In the awkward segueway department, I'm in the middle of playing a couple of mileage games on the running forums, and decided to go on a little bit of a running streak myself this week. In the past, I said I'd never be a streaker. I decided, though, that for the Christmas/New Year's holiday week challenge, why should I limit myself and decide ahead of time that I couldn't run every day for a week? I figured that I could add some mileage on my regularly scheduled running days, and use the off days to run comfortably paced recovery runs until I just didn't feel like doing any more running. No worries about hitting a prescribed distance or pace...just freewheeling. Right now I'm on my fifth day in a row, and suddenly I'm realizing that I CAN go on little short streaks from time to time without killing myself.

Sure, it's probably not wise to just start a permanent long streak now, but this is a fun experiment. It helps when everyone else is playing the game-even though it's just for fun, you see how others are doing in the challenge, think "right on," and then say "well, no reason why I can't tack on one mile today or a few easy miles tomorrow!" I remember how challenging this phase of training was for the first marathon, and to be able to do anything extra now is a real confidence booster, and further helps me shake off any need I'd been feeling to over-analyze MCM.

It's not exactly a New Year's resolution, but I really want to go into 2009 living like Terry Fox, make each day count as far as time with my family and friends, and also work toward my running goals NOW, without putting limits on myself or saying "this can't be done." In the words of Wooderson of Dazed and Confused, you just gotta keep livin' man, L-I-V-I-N.

Tuesday, December 23, 2008

Airing of Grievances

Hey, it's Festivus.....time to break out the old family pole!

Good grief, I'm tired this morning. I had a parent ask if they could bring their child by nice and early today because they had to work early. No problem, I said...just PLEASE CALL ME if your plans change, even if it's early, because I'll be up. Got up earlier than usual to be ready for the child, and still nothing a half hour after said child was supposed to be here. The phone rings, and guess who isn't coming today? She said she didn't want to disturb me, even though I asked her to please disturb me, early and often, if her plans changed. That was the only child besides my own who would have been in my care today, so I'm annoyed that I got up earlier than usual for nothing.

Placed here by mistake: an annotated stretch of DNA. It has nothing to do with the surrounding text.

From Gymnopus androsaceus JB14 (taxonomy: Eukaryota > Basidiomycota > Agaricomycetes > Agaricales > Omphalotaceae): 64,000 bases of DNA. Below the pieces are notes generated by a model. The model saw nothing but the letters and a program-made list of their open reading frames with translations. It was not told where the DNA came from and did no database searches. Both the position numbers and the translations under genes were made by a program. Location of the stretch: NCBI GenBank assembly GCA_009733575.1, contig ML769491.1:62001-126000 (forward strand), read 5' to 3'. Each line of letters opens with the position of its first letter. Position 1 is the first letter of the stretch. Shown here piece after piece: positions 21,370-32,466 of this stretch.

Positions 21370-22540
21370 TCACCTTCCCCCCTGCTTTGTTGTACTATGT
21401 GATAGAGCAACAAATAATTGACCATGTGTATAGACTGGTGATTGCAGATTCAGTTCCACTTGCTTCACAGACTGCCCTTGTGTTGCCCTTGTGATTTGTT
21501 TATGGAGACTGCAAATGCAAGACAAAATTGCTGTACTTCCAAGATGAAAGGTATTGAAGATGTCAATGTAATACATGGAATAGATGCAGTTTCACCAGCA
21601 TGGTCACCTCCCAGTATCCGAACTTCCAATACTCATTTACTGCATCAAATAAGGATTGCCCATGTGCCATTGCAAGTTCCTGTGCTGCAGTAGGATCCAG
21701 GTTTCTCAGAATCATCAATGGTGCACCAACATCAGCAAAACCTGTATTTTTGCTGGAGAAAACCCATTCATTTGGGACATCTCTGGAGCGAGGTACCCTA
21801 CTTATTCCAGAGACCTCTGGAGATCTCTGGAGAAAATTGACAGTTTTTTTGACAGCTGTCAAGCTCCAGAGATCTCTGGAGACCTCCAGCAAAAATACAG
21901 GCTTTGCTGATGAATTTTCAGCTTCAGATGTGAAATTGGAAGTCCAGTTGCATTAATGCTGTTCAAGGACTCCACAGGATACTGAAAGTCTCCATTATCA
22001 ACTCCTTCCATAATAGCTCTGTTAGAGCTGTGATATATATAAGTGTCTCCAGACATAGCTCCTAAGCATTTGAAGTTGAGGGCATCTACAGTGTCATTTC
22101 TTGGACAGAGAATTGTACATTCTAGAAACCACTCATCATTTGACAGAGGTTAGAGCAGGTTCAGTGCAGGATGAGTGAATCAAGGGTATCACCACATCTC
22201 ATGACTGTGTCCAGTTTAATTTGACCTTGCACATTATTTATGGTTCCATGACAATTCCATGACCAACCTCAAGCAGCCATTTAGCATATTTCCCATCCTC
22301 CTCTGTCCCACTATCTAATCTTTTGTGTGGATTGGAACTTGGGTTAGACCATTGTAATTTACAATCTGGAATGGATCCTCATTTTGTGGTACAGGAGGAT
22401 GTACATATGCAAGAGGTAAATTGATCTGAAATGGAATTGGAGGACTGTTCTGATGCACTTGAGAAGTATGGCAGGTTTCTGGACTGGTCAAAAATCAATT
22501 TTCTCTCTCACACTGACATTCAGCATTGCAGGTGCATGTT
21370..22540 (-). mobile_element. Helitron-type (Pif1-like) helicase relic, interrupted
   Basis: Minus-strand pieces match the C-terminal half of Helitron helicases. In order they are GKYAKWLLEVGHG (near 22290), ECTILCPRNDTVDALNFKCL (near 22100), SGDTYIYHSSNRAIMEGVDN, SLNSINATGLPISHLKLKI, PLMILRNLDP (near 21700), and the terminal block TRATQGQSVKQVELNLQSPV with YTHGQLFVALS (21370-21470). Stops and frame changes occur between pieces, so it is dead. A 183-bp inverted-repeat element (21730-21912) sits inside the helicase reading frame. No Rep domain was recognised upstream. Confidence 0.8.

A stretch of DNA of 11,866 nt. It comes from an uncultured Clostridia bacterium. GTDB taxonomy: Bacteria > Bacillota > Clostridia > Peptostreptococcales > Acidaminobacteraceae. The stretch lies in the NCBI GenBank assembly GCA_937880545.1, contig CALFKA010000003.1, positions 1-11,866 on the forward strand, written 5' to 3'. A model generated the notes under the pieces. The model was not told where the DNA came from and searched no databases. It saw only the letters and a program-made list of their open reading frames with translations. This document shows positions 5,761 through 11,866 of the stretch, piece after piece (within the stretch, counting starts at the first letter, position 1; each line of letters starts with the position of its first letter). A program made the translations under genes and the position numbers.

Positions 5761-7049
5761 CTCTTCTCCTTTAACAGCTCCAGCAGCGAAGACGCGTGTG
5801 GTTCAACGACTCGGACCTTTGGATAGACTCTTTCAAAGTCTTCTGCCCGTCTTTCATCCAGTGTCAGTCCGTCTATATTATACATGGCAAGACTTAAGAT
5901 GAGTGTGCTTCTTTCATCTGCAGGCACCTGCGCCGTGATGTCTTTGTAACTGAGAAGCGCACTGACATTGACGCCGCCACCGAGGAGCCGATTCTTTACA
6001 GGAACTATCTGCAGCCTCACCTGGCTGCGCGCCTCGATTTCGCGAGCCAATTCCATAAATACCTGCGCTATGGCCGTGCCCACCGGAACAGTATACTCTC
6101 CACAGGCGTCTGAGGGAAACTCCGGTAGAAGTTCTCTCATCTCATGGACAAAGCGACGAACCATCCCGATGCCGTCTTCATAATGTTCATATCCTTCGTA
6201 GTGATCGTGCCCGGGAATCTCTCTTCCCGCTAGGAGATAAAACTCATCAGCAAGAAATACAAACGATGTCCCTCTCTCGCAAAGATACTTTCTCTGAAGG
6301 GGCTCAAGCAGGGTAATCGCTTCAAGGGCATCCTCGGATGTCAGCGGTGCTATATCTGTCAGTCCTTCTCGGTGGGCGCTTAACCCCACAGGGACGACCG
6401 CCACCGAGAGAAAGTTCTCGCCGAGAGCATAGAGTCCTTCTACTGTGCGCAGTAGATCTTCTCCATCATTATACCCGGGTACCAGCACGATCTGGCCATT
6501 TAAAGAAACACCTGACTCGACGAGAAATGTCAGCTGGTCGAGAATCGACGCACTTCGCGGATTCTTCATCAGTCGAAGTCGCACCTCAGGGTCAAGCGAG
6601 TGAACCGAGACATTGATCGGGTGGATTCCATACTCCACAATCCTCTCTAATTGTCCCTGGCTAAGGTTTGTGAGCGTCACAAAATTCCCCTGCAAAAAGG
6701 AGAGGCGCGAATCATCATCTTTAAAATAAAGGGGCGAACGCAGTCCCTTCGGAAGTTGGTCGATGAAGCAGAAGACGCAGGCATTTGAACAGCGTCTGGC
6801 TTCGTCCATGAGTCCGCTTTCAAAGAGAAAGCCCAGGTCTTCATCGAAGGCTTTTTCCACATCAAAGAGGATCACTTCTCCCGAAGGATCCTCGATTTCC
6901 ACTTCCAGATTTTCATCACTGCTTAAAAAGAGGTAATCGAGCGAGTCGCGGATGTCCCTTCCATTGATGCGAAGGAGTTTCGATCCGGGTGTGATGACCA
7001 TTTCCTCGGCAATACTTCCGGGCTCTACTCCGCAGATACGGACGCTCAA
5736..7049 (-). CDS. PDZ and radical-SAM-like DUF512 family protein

Another grievance. I live in Colorado, so people should be able to drive in the snow here, right? It's the Rockies, after all...they shoot commericals here about all things manly and tough, like big off-road trucks, ATV's, cattle, and the like. I've been curiously watching out my window as drivers slip and slide all over, either taking it way too fast or not getting up enough momentum to get anywhere. We live on a corner, and the way the UPS guy rounded it yesterday, I'm wondering if I should keep the kids in the back half of the house so we're protected when he comes crashing through the front of the house.

Enough pissing and moaning, though-I'm just not in to doing that for more than a couple of minutes to get it out and move on. I'm now well underway with this marathon training cycle, and tried something new for my Pfitz general aerobic run with strideouts yesterday. I have to do most of these weekday runs on a treadmill, since my choices are exceptionally early or exceptionally late so that another responsible adult is available to keep an eye on the little turkeys. Anything longer than a few miles on a treadmill feels as awesome as a trip to the dentist to me, but it's typically my only option during the week.

I recently read about another runner breaking up treadmill boredom by doing what probably has an actual technical name, but what I now refer to as "we go up up up, we go down down down" (after an annoying song a friend's child looooooooooves to sing until it's permanently embedded in my brain). I gave it a try last night, and holy moly, instant boredom buster! Nothing fancy...I just started at my usual, middle of the road GA pace, then increased the pace a notch every .25 miles for each quarter mile interval. As I started mile two, I held that pace for a quarter mile, and then stepped back down. Not only did this really make time fly, but it gave me little surges that didn't take anything more out of me. Each two-mile cycle of up and down passed quickly and suddenly I was ready for my strideouts. I have NO idea why I never tried this before! If the treadmill is not your thing, or it is and you want to mix things up, give this a go.

Tomorrow morning's Christmas Eve, and I'll be joining in with a local tradition of a few of the female runners in this area. They go on an early morning run in Santa hats, reindeer antlers, or some other Christmasy costume, and then come back to the home of one of the runners for brunch. They even cover our full riverfront trail loop, which is roughly the distance I needed to do anyway midweek, so I'm excited to be doing something besides a solitary treadmill run. I found some cheap light-up Christmas socks that are delightfully tacky, and will wear them along with my Santa hat.